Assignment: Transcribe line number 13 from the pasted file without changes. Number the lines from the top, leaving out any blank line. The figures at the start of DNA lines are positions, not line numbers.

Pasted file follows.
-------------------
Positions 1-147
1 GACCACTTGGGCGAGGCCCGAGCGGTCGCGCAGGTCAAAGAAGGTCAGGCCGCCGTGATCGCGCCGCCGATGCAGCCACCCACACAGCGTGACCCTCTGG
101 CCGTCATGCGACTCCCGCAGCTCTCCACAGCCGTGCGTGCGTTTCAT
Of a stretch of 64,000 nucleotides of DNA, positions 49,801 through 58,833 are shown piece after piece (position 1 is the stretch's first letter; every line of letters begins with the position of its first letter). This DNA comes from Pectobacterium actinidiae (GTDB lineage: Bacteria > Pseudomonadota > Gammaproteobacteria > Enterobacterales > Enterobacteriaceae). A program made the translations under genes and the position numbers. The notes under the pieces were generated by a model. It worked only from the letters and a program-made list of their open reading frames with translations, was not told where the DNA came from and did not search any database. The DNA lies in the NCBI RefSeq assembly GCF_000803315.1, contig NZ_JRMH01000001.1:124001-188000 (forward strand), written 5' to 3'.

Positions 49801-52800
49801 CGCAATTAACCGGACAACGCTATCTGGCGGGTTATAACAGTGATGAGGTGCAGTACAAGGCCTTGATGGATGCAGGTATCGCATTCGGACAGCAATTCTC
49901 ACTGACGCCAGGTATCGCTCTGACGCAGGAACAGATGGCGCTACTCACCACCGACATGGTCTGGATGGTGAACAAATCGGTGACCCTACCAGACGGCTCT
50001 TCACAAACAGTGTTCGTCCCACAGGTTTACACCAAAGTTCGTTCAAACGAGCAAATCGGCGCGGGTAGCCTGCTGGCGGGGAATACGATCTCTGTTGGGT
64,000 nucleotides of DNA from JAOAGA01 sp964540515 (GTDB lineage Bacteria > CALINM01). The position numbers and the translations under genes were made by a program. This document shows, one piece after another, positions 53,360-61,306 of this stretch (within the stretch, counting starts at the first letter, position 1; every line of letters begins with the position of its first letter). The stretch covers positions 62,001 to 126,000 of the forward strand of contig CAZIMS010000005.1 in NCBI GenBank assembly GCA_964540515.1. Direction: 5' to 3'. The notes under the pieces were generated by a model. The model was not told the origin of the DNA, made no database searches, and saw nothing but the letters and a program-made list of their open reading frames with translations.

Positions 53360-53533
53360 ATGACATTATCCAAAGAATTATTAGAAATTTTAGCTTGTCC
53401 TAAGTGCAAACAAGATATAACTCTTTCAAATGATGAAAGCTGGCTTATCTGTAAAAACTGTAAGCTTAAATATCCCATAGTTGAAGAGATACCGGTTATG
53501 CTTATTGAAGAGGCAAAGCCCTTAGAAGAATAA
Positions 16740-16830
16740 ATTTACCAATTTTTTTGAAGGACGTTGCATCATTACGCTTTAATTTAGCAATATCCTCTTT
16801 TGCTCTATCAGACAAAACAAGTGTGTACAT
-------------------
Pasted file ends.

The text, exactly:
53501 CTTATTGAAGAGGCAAAGCCCTTAGAAGAATAA